Of mice and rats

Mountain Lair is as far from civilization as CA-17 will allow, and I am glad we don't have to live completely off the grid. Electricity is good, as is water and the holy Internet. Everything else, we have to either truck in, such as we do with propane, or do on-site, such as waste water treatment (A.K.A. septic tank), back-up power generator (still on the list to buy).

It's really not bad, just gets expensive at times. But it's quite civilized, and we even have proper garbage pick-up, with recycling and yard waste bins, like you'd have in a city!

It being mostly wilderness though, you could have guessed that humans are outnumbered by other mammals ten- if not hundredfold. Coyotes, deer, raccoons, opossums, squirrels, mountain lions. And rodents. Nature is constantly trying to take over and re-appropriate what humans cleared for themselves, and mice and rats are the vanguard of the constant siege.

Us being us of course, we deploy electronic surveillance and state-of-the-art traps baited with bacon and peanut butter. Bacon for the rats, PB for the mice. Okay, maybe the mousetraps have not really evolved that much in the past hundred years, but they are still the state of the mouse trapping art.

It all started with noises in the attic. Some large animal kept waking me up at around 1am with its heavy footfalls. We weren't sure whether that was a rat or maybe an opossum. The websites about rats in the attic all said that the rats would be "scurrying" -- and "scurrying" this was not. These were deliberate, slow, and not too-cautious footsteps.

We both have a soft spot for marsupials, so wanted to find out what that animal was before trying to deal with it. We would hate to kill an opossum. Opossums are neat. We'd probably want to prevent it from climbing in by closing the openings it uses, or have a professional catch and remove them. But killing? No!

So to be sure what it is we've got in the attic, we put up a little surveillance camera in there first. It works with ambient light and infrared, and then you can watch what it sees on a little embedded-linux box it came with. Neatness.

It did not take long until we have identified the perp. It was a giant rat. And by giant I mean about three quarters of a foot long, before the tail even starts. No wonder it was not scurrying. With heft like this, scurrying would be completely impractical and undignified. It's like imagining Bruce Willis pattering along. That's just wrong.

So J went to Home Depot and got a rat trap, baited it with bacon, and set it up in the attic. Every once in a while, we'd check the attic-cam to see if the trap was still there. It remained untouched for a couple nights, despite the rat's continued return visits. Finally it decided that the trap was safe enough, or maybe it was overcome with the aroma of bacon. Either way, it bit.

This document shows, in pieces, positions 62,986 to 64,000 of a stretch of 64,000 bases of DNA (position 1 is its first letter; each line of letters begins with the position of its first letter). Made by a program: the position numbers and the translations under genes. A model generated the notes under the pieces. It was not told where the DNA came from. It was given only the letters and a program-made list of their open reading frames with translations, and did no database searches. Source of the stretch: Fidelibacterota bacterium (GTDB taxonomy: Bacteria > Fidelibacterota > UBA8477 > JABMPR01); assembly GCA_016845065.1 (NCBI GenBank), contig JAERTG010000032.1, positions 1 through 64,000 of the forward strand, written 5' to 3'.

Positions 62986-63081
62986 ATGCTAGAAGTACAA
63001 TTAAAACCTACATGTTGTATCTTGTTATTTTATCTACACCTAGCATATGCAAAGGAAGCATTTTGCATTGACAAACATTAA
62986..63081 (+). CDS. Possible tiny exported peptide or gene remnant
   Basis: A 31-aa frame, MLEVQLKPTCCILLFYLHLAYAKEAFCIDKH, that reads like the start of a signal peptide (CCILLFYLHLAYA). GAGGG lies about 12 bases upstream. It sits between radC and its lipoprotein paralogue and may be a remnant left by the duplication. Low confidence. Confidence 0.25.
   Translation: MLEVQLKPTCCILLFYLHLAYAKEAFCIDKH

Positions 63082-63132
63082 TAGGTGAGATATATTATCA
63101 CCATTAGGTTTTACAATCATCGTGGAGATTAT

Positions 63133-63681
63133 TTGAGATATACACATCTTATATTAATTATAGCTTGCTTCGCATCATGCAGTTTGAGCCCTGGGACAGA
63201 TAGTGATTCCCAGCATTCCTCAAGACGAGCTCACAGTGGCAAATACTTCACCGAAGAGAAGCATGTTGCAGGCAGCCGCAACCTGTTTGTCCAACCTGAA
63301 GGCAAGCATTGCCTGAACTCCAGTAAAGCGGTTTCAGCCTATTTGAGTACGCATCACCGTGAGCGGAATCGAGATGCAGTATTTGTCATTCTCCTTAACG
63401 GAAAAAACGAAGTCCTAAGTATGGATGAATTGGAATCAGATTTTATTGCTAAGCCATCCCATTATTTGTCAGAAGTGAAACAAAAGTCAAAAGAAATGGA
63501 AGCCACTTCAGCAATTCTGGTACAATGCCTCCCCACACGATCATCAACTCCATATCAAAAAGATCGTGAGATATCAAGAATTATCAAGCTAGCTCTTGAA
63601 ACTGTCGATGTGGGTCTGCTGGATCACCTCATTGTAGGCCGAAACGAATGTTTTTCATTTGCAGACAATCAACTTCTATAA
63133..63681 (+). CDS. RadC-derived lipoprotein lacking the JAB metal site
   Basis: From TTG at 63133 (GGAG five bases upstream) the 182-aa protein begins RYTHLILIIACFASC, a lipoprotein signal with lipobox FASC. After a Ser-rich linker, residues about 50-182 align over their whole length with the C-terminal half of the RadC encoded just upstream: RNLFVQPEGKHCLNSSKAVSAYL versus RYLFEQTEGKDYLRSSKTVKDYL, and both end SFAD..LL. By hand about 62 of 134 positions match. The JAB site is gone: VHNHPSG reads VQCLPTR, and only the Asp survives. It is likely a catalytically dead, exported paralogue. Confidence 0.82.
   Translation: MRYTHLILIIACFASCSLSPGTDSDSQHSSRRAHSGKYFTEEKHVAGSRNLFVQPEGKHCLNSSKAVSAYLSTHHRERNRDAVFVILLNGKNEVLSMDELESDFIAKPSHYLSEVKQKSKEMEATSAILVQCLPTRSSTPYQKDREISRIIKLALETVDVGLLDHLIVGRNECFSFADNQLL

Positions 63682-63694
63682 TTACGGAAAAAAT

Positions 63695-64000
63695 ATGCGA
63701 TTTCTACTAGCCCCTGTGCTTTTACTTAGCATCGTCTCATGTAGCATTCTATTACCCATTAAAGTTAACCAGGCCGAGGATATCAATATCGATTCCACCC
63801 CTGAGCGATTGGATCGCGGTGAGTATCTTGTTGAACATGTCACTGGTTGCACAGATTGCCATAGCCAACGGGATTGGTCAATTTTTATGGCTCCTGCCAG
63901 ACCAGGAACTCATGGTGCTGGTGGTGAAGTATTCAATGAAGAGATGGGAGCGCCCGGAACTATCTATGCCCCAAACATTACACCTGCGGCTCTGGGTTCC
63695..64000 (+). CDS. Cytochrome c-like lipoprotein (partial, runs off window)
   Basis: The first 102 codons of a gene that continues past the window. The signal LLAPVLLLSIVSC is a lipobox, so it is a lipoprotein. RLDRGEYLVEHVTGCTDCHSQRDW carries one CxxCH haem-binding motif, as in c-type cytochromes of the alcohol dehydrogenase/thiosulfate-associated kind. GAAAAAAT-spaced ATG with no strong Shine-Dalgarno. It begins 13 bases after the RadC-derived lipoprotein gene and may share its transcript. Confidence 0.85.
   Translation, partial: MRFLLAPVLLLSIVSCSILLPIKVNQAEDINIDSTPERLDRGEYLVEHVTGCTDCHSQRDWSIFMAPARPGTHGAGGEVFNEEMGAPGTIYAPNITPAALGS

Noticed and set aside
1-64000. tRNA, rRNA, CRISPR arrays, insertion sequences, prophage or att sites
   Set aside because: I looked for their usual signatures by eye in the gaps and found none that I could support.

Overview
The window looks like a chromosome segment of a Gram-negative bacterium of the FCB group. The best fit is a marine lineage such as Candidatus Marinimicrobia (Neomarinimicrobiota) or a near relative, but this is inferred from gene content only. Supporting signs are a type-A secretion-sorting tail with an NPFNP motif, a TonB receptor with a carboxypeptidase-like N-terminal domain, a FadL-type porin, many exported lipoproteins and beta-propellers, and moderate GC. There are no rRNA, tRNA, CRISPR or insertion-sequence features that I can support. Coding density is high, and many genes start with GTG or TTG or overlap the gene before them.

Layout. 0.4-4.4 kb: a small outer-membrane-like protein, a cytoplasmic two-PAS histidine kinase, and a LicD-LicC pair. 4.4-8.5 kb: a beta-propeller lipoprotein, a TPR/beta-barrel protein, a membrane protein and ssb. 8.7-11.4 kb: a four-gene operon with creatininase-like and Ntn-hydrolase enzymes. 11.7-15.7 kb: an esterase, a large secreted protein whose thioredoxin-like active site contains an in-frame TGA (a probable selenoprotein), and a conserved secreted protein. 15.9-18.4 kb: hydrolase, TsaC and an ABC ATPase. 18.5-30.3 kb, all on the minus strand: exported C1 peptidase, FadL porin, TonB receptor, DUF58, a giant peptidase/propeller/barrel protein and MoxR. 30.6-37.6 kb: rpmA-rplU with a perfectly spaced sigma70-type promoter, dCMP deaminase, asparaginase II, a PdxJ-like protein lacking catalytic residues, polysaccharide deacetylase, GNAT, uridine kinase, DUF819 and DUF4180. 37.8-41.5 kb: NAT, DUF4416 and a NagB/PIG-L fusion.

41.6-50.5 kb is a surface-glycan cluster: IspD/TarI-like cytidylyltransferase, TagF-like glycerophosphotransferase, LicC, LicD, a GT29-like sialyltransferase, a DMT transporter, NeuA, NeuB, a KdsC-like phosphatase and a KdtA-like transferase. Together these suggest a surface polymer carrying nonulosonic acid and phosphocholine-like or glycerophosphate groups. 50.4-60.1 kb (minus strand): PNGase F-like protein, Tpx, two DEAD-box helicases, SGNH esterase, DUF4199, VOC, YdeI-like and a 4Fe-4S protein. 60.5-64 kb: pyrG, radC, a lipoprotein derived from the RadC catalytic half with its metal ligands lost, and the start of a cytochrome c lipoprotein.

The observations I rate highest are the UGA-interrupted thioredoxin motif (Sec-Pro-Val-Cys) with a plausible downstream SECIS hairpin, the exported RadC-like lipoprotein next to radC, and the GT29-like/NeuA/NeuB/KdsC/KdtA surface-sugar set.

If someone tells you that the traps kill the rat in an instant, don't believe it. The rat thrashed about for maybe 30 seconds, woke both of us up, but finally everything was quiet. We weren't even sure it was dead or maybe managed to free itself, because in its final throes it moved off-camera. The next morning we confirmed the kill.

I am not big on killing animals, so this was pretty sad. On the other hand, can't have rats in the house. Sigh.

Then last night I realized that some fruit on a shelf in the kitchen was nibbled on. On closer look, there were also mouse droppings in the fruit bowl! Yuck!

All the fruit went in the trash, and four mousetraps were set, baited with peanut butter.

Guess what? The very same night, two of the traps had mice in them.

So we are preparing for the siege and buying an extra large box of mousetraps.


  1. Welcome to the country, Alex. You can expect spiders everywhere, all the time, along with a wide variety of other crawling insects that basically cannot be kept outdoors. To that you can add mice and rats (as you've found), plus squirrels, bats, racoons, and all the other nimble and/or clever creatures who you're now sharing the air with. They literally come with the territory.

    But it's worth it. Insects, rats, and mice you'll pretty much have to kill, sadly, but bats and the larger critters can usually be driven out and blocked from returning if you can find their entrance.

    Good luck!

  2. Also, bats and hawks and owls will help us control the bugs and rodents, so I actually enjoy seeing the bats flying around.

  3. We like bats too- just not in the kitchen sink! You can buy bat boxes to encourage them to nest near your house, though. They're apparently fairly picky about both the construction of the box and its placement, so do some research first.

  4. I have had an eye on the Org for Bat Conservation page and the boxes they sell for a while -- http://www.batconservation.org/drupal/bat_house

    Just need to pick a good place for a bat house, and we're in business!